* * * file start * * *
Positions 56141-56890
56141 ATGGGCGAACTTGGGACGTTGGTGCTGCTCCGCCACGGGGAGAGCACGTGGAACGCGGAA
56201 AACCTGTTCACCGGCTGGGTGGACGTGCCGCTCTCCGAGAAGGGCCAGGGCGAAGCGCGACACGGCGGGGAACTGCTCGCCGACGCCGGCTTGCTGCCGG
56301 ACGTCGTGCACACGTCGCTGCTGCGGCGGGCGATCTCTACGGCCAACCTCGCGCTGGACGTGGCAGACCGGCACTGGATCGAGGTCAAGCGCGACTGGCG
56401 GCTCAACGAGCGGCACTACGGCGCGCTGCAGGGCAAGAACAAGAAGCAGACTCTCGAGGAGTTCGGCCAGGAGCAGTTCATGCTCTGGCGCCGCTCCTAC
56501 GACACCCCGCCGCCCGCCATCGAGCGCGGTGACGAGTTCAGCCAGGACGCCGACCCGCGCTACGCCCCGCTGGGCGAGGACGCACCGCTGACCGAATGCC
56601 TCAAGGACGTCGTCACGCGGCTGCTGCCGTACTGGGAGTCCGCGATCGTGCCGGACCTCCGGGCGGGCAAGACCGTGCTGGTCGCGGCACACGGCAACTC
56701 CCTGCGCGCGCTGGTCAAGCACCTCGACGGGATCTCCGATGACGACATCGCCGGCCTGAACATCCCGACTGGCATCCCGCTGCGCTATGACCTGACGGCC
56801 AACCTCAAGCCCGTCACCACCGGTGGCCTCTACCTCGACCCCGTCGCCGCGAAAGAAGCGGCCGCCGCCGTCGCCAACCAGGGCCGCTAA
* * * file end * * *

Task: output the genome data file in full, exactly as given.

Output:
Positions 56141-56890
56141 ATGGGCGAACTTGGGACGTTGGTGCTGCTCCGCCACGGGGAGAGCACGTGGAACGCGGAA
56201 AACCTGTTCACCGGCTGGGTGGACGTGCCGCTCTCCGAGAAGGGCCAGGGCGAAGCGCGACACGGCGGGGAACTGCTCGCCGACGCCGGCTTGCTGCCGG
56301 ACGTCGTGCACACGTCGCTGCTGCGGCGGGCGATCTCTACGGCCAACCTCGCGCTGGACGTGGCAGACCGGCACTGGATCGAGGTCAAGCGCGACTGGCG
56401 GCTCAACGAGCGGCACTACGGCGCGCTGCAGGGCAAGAACAAGAAGCAGACTCTCGAGGAGTTCGGCCAGGAGCAGTTCATGCTCTGGCGCCGCTCCTAC
56501 GACACCCCGCCGCCCGCCATCGAGCGCGGTGACGAGTTCAGCCAGGACGCCGACCCGCGCTACGCCCCGCTGGGCGAGGACGCACCGCTGACCGAATGCC
56601 TCAAGGACGTCGTCACGCGGCTGCTGCCGTACTGGGAGTCCGCGATCGTGCCGGACCTCCGGGCGGGCAAGACCGTGCTGGTCGCGGCACACGGCAACTC
56701 CCTGCGCGCGCTGGTCAAGCACCTCGACGGGATCTCCGATGACGACATCGCCGGCCTGAACATCCCGACTGGCATCCCGCTGCGCTATGACCTGACGGCC
56801 AACCTCAAGCCCGTCACCACCGGTGGCCTCTACCTCGACCCCGTCGCCGCGAAAGAAGCGGCCGCCGCCGTCGCCAACCAGGGCCGCTAA